It's easy to spot the deep tan that marks someone recently returned from vacation. But the most important and long-lasting effect of travel may be one of the least visible. Books like Eat, Pray, Love and Wild have become international bestsellers by describing it: that sense of renewal, satisfaction, and well-being that can come from "getting away from it all."
Why oh why, when we leave our kid with friends, grandparents or other relatives, do they often tell us what deep down we'd rather not hear? I mean, sure on the one hand we're relieved to hear that those who were doing us the favour of watching our kids, didn't end up having to deal with a gigantic tantrum.
We all have different ways we need to be loved. A note on your lover's car before they go to work can go a long way. In the book "The 5 Love Languages," the author tell us about how to show your partner love by speaking their love language. There are five: quality time, words of affirmation, gifts, touch, and acts of service.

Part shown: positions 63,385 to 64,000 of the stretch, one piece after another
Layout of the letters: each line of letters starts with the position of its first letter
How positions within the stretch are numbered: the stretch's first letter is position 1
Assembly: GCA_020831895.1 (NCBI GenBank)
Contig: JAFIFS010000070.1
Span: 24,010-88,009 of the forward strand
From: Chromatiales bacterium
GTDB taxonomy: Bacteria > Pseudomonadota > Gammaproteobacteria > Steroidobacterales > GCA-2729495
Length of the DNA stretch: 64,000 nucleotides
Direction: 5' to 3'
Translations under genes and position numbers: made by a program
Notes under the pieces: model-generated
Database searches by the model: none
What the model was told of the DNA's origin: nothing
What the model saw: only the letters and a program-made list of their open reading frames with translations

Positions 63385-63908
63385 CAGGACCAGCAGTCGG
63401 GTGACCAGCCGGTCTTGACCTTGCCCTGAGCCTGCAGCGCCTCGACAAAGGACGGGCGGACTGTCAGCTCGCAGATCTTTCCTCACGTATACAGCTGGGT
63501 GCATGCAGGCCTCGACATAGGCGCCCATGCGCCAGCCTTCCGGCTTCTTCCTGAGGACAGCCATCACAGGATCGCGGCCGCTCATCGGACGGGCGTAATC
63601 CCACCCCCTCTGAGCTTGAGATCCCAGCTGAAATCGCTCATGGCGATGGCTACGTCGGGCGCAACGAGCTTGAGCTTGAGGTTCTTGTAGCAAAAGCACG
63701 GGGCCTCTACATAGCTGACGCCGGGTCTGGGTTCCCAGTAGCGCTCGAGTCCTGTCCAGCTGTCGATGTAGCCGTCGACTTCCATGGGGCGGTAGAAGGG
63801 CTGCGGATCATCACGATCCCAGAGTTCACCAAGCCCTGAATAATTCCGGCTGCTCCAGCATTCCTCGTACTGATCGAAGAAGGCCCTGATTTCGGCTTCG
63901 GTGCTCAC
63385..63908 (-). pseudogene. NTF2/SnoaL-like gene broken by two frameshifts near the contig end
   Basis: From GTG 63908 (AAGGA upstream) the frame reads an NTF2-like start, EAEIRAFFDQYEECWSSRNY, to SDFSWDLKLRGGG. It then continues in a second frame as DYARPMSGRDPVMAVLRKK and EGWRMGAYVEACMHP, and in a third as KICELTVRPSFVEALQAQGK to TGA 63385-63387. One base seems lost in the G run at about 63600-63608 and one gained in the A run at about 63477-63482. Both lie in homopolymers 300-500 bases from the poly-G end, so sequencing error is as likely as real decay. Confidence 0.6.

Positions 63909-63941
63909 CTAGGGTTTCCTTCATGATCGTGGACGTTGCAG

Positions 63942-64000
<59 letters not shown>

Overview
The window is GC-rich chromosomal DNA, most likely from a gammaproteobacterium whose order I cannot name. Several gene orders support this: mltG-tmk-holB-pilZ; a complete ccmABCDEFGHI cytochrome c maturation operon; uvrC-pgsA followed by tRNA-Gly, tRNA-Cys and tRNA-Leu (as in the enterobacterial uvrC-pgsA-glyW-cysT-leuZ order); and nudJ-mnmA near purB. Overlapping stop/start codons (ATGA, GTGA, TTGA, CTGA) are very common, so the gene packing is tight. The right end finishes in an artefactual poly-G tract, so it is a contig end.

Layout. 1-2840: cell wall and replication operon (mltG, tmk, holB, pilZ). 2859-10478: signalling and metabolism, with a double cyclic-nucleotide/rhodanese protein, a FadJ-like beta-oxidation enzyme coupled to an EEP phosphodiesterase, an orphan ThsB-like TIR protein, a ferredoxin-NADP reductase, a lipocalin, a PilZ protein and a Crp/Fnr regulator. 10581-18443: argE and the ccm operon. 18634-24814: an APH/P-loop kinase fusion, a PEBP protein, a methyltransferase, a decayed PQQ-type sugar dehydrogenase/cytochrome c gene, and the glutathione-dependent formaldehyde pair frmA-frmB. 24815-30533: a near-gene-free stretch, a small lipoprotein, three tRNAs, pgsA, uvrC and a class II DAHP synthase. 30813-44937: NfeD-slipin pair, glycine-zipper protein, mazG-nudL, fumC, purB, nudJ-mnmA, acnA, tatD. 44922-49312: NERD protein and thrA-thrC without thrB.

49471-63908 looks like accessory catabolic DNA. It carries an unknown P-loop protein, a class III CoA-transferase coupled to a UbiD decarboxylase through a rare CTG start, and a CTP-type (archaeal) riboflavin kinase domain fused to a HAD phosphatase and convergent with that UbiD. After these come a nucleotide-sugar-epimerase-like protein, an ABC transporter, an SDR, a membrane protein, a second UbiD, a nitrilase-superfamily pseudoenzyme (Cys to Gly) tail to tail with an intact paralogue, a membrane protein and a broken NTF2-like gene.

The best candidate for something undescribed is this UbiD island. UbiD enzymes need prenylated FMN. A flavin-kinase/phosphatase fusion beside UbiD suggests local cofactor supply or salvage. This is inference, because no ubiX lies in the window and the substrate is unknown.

For some time I had been wicked stressed, taking on way more than I could handle but I did it -- well disguised on the outside but a veritable mess on the inside. So finally when I was able to convince myself that I was no superwoman in spite of what I liked to believe, and that it was nothing to be ashamed of, I felt a sense of relief. However, it was now time to make up for lost time and "unhad" fun.
It's been more than a decade since oxytocin was first heralded as the "hormone of love" -- a distinction that came with optimistic predictions for future drug therapies. The question now is not whether oxytocin has beneficial effects, but under what circumstances and for whom does it have these effects?